“There is nothing personal in human pain. It is simply an intense pressure or an intense energy you feel somewhere in the body. By giving it attention, the feeling doesn’t turn into thinking and thus activate the unhappy me. See what happens when you just allow a feeling to be.

“Much suffering, much unhappiness arises when you take each thought that comes into your head for the truth. Situations don’t make you unhappy. They may cause you physical pain, but they don’t make you unhappy. Your thoughts make you unhappy. Your interpretations, the stories you tell yourself make you unhappy. ‘The thoughts I’m thinking right now make me unhappy’ This realization breaks you unconscious identification with those thoughts.”

Paradox 8:  With attachment, work. Without attachment, play.

“Even if your grievances are completely “justified,” you have constructed an identity for yourself that is much like a prison whose bars are made of thought forms. See what you are doing to yourself, or rather what your mind is doing to you. Feel the emotional attachment you have to your victim story and become aware of the compulsion to think or talk about it. Be there as the witnessing presence of your inner state. You don’t have to do anything. With the awareness comes transformation and freedom.”

“The ego needs to be in conflict with something or someone. That explains why you are looking for peace and joy and love but cannot tolerate them for very long. You say you want happiness but are addicted to your unhappiness. “

Paradox 9:  Think. Think not. There is no thinker.

“The truth is you are not somebody who is aware of the tree, the thought, feeling or experience. You are the awareness or consciousness in and by which those things appear. As you go about your life, can you be aware of yourself as the awareness in which the entire content of your life unfolds?

“So you cannot become an object to yourself. That is the very reason the illusion of egoic identity arose because mentally you made yourself into an object. “That’s me,” you say, and then you begin to have a relationship with yourself and tell others and yourself your story…thought and language create an apparent duality and a separate person where there is none.”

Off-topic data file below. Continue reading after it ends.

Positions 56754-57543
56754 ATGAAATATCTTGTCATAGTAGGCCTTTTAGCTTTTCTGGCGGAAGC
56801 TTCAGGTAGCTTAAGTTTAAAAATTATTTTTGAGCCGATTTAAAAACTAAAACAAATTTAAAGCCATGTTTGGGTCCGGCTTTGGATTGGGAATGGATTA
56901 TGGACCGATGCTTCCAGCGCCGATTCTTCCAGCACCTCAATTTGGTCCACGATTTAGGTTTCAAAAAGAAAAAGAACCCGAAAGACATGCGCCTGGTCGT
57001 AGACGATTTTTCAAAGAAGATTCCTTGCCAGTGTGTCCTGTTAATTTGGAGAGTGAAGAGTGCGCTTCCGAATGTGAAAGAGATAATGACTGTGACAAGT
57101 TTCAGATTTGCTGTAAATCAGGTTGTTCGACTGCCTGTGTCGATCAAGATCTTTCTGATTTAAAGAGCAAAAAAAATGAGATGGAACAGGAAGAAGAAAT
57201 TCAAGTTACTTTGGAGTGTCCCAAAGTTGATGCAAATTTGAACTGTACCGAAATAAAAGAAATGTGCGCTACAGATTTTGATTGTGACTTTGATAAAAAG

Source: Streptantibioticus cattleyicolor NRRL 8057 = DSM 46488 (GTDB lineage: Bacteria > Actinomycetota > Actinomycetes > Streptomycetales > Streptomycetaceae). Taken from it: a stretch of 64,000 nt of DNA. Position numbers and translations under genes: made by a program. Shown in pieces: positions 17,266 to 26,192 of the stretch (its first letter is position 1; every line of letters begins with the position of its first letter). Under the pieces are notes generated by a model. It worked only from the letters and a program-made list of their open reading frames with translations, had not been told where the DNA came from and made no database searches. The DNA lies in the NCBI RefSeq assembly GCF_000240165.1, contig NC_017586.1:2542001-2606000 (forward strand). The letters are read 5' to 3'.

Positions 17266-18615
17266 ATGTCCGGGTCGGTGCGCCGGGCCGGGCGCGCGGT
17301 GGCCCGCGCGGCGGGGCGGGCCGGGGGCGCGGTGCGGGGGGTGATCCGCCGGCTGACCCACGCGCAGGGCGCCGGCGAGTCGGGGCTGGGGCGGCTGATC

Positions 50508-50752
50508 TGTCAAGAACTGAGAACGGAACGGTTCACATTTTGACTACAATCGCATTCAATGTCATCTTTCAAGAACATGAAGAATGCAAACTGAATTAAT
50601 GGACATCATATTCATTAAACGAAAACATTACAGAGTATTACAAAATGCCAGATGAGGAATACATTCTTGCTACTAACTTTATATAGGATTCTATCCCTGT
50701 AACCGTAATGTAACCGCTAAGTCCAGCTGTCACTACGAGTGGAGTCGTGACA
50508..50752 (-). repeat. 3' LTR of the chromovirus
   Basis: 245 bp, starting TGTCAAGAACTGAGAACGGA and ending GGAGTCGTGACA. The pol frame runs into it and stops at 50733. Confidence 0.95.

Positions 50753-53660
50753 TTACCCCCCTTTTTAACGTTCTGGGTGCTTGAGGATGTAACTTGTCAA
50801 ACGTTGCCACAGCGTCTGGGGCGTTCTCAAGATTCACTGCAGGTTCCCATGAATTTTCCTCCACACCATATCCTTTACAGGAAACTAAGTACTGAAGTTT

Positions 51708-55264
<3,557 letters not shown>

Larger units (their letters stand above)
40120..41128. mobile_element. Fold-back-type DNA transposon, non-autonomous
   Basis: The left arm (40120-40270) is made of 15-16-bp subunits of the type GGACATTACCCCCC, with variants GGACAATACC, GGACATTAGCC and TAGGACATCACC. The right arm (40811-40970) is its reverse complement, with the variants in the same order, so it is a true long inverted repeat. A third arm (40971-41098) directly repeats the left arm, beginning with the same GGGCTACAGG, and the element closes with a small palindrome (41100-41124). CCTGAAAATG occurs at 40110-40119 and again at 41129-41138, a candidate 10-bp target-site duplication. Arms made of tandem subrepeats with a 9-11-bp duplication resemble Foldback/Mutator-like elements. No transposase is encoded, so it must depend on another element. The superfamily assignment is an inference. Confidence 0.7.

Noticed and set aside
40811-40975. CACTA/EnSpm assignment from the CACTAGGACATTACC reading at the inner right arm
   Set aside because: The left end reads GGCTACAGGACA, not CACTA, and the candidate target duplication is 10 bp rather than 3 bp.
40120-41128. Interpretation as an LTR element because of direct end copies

Paradox 10:  Un-train the mind, be empty. When empty, you are full.

“Whenever any kind of deep loss occurs in your life–such as loss of possessions, your home, a close relationship; or loss of your reputation, job, or physical abilities–something inside you dies. You feel diminished in your sense of who you are. There may also be a certain disorientation. “Without this…who am I?”

“When a form that you had unconsciously identified with as part of yourself leaves you or dissolves, that can be extremely painful. It leaves a hole, so to speak, in the fabric of your existence.

“When this happens, don’t deny or ignore the pain or the sadness that you feel. Accept that it is there. Beware of your mind’s tendency to construct a story around that loss in which you are assigned the role of victim. Fear, anger, resentment, or self-pity are the emotions that go with that role. Then become aware of what lies behind those emotions as well as behind the mind-made story: that hole, that empty space. Can you face and accept that strange sense of emptiness? If you do, you may find that it is no longer a fearful place. You may be surprised to find peace emanating from it.

Whenever death occurs, whenever a life form dissolves, God, the formless and unmanifested, shines through the opening left by the dissolving form. That is why the most sacred thing in life is death. That is why the peace of God can come to you through the contemplation and acceptance of death.”

Mindfulness Training Helps College Students

Posted on: June 30th, 2014 by The Mindfulness Movie

Mindfulness Could Help to Improve College Students Testing Ability: Study Says

Dear John:

Association for Psychological Science:
As if the stress-relieving, healthifying effects of mindfulness weren’t enough, a new study shows it could actually help students perform better on tests by boosting their memory and reading comprehension skills.
The study, published in the journal Psychological Science, shows that mindfulness training could help college students do better on the verbal reasoning part of the GRE (Graduate Record Examination, an admissions test commonly used for graduate school).
“Our results suggest that cultivating mindfulness is an effective and efficient technique for improving cognitive function, with widereaching consequences,” the researchers, from the University of California, Santa Barbara, wrote in the study.
Read the whole story: The Huffington Post